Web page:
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  1. #2761
    Senior Member Country: Scotland Gerald Lovell's Avatar
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    "Man in Disguise" finally gives Tim Turner a turn to shine in H. G. WELLS' INVISIBLE MAN, or at least appear, as he gets the lead villain role as Nick; in fact he gets three goes in this one: as our hero, as Nick and on voice-over duty for a pedestrian late on in the episode. First, though, to London Airport:


    Passport official John Woodnutt checks Peter Brady's credentials, but not close enough, as this is Nick as Brady (Tim times two)


    The customs boys are just as efficient, with John Tatum demonstrating the cheerful charm for which he is known


    To gee us up, we visit a few nightspots and in the middle here, I believe the dancing delinquent is Larry Dann


    The patrons of The Golden Monkey are a bit more advanced in years and they include Bill Cummings


    But they have those experienced expert waiters in the shape of Emil Stemmler and Robert Rietty


    A luverly bunch of cronies for Nick, including Richard Gregory, Jim Brady and Felix Felton as Aylmer. "Brady's onto us!" shouts Nick. Well, he's sitting right beside you!
    Both Richard and Jim can also be seen at the top of the episode in a Paris airport scene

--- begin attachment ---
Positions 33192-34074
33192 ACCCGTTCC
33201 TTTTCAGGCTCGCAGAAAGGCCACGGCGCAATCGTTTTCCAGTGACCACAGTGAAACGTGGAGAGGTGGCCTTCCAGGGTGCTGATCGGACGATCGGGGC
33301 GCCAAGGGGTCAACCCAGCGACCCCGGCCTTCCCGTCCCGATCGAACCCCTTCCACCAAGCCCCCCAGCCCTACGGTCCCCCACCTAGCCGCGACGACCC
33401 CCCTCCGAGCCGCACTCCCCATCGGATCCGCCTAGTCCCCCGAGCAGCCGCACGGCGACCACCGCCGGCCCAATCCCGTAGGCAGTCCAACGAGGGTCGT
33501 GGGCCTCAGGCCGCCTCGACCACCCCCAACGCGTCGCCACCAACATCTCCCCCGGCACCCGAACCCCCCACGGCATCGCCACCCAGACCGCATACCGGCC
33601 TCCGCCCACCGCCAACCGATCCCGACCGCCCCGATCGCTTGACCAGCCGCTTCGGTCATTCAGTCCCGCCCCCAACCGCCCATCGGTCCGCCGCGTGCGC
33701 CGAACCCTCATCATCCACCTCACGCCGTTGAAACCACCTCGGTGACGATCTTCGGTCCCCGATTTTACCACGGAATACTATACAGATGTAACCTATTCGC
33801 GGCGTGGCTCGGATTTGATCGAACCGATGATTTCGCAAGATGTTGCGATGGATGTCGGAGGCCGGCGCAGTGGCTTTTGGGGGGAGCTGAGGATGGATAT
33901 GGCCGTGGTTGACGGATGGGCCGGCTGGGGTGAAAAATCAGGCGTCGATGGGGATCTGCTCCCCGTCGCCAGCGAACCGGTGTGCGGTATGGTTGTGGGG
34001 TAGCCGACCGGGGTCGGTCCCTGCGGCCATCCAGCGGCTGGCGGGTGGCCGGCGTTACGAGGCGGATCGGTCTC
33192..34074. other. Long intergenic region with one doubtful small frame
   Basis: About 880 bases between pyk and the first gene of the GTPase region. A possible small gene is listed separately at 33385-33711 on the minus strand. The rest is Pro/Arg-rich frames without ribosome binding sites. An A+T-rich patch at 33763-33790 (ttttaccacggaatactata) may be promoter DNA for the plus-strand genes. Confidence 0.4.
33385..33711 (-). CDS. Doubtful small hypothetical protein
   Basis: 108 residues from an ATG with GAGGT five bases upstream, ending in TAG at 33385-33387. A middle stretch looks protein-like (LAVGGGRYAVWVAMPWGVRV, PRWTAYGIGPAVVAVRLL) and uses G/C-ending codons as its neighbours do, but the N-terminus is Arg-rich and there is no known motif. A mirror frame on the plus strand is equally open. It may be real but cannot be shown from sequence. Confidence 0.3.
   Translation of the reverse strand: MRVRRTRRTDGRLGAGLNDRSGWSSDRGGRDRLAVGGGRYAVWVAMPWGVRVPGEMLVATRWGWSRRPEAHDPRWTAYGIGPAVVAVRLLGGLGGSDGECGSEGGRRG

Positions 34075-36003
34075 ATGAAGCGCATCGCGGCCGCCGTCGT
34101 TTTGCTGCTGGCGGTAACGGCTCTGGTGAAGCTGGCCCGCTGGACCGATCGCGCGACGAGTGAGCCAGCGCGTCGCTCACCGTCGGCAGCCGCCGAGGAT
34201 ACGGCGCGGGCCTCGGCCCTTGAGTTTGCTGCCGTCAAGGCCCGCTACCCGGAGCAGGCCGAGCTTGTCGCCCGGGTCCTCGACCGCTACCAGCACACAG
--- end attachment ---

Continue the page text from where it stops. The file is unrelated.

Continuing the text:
Another henchman for Nick is his driver Fred Peck, who narrowly avoids a close encounter with a train


    Any yet more with these fake ambulance men, the one on the left being Peter Diamond.

  2. #2762
    Senior Member Country: Scotland Gerald Lovell's Avatar
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    In The Ship That Died of Shame (1955), we get a partnership of Richard Attenborough and George Baker that's briefly called "Randall & Hoskins" at the start - not quite right - but I hope I'm right with some of these:


    Harry Van Engel is amused by Bill Owen referring to something small which Alfie Bass has


    David Langton and George Baker enjoy the gloom of the Coastal Forces Club, and George Holdcroft certainly soaks up the atmosphere


    Dickie barges in to the great annoyance of doorman Jack Armstrong


    There's a sing-song in the function room, Guy Standeven and Pat Halpin joining in


    In this wider shot, there's a better view of Guy and to the right of the glass case, Tony Castleton I think, George Oliver only maybe and John Payne certainly. The drummer could be George Curtis (he's certainly a lousy drummer)


    Piracy on the back projected high seas, and the cutthroat on the right is Tom Bowman